Very INTERESTING day: Decided, under duress of no fossil hunting for months, to take a kayak on the Peace River (slightly suicidal based on current conditions) or lacking that to Little Paynes Creek (that I thought was doable). Not a question of whether I could actually hunt with shovel and sieve. On the way I gave a 30 mile lift to a 19 year old Missourian trying to reach the Orlando airport and return to his girlfriend. I figured another good deed would help on a day like this. On kayaking, it was short and brutal. Following the advice of the Ranger at Paynes Creek Park, I paddled upstream on Paynes Creek for 1/4 mile with a lifevest on as a test on whether I should try the Peace River. Upstream was intensive exercise of my biceps, after the fast current dumped me twice, I decided to cut my kayaking day short. Steve is one of my long time hunting buddies. I needed my long handled hunting shovel repaired, which he does and Steve and I had discussed my purchase of some of the pre_Equus horse teeth collection that he picked up (literally) as a dragline operation in the Bone Valley Phosphate mines 30-50 years ago. We finally agreed on the price and the number (5). Usually I do a lot of identification work BEFORE placing photos - sizes on TFF. This time something different.. Here are the 5 pre-Equus horse teeth (4 uppers - 1 lower) I bought today. HELP GREATLY appreciated (even at the Cormohipparrion, Callipus, or Nannippus level. Tooth #1 a lower: Tooth #2 Tooth #3 I LOVE this one.... Steve is a GOOD friend, just to sell me this Tooth #4 and Tooth # 5 I am interested in everything and anything about these teeth!! My collection just got better.!!!! Finally , on my way home I passed some construction piles just north of Arcadia and got 50-60 Seashells , mostly gastropods. Here are a few, but seashells do not have my focus now. Some fantastic fossil focused day.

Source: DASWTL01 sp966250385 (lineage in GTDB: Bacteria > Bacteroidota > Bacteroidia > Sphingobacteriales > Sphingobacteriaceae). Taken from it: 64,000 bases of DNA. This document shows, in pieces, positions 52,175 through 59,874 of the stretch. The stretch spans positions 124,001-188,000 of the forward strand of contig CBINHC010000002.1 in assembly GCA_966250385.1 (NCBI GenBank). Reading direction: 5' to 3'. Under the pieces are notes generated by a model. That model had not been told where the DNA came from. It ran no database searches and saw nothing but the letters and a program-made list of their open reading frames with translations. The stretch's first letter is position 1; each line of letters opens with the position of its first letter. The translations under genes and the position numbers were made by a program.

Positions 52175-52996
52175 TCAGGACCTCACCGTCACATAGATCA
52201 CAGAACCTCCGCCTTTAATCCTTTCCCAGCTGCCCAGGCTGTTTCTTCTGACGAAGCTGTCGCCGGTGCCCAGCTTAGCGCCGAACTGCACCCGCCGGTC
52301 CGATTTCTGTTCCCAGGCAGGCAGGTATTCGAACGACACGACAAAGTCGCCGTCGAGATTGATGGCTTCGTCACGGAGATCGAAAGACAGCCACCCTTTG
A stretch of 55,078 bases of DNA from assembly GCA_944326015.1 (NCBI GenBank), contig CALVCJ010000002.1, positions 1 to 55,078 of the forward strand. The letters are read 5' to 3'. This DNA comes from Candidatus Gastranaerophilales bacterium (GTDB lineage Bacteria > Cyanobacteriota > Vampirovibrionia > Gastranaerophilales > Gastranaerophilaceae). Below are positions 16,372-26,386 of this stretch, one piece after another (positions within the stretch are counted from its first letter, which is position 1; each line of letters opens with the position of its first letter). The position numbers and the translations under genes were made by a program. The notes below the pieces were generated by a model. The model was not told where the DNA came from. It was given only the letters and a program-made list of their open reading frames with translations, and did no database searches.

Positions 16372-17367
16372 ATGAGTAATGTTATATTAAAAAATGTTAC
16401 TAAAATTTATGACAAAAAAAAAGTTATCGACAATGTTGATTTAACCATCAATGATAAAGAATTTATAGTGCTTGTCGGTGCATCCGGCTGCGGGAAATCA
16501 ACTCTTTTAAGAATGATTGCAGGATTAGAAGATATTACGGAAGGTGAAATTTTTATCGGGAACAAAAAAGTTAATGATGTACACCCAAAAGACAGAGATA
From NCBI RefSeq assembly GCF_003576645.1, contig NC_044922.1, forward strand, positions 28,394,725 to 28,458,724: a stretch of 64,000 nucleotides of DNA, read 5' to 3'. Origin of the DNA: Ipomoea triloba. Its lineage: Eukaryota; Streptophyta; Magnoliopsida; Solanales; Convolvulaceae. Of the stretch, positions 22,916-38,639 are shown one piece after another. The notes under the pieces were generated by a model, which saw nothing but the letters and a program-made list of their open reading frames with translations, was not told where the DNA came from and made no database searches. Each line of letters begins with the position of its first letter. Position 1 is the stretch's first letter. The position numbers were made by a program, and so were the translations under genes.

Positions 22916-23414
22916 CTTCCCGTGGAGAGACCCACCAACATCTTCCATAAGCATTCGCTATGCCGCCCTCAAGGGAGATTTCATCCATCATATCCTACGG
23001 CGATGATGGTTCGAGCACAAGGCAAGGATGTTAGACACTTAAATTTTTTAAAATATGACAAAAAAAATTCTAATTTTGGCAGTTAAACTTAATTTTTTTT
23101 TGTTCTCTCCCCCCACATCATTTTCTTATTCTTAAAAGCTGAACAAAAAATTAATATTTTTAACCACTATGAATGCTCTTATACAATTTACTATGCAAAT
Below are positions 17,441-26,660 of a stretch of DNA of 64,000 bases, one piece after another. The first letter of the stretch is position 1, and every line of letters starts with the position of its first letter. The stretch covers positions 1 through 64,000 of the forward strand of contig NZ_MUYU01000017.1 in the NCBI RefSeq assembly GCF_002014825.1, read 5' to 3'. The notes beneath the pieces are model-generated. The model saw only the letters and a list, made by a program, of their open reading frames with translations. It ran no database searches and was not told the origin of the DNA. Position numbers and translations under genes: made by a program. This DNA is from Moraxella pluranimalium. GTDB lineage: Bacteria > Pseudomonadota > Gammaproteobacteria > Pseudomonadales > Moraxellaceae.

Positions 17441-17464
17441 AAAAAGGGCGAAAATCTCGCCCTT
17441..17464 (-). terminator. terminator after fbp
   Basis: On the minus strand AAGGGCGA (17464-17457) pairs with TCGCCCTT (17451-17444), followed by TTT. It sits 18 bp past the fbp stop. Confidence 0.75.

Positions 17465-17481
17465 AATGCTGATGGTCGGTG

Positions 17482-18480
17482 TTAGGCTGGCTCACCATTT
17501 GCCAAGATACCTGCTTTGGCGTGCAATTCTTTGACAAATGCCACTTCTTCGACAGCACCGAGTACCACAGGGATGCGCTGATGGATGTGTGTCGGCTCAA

14. BVmarinemammal.jpg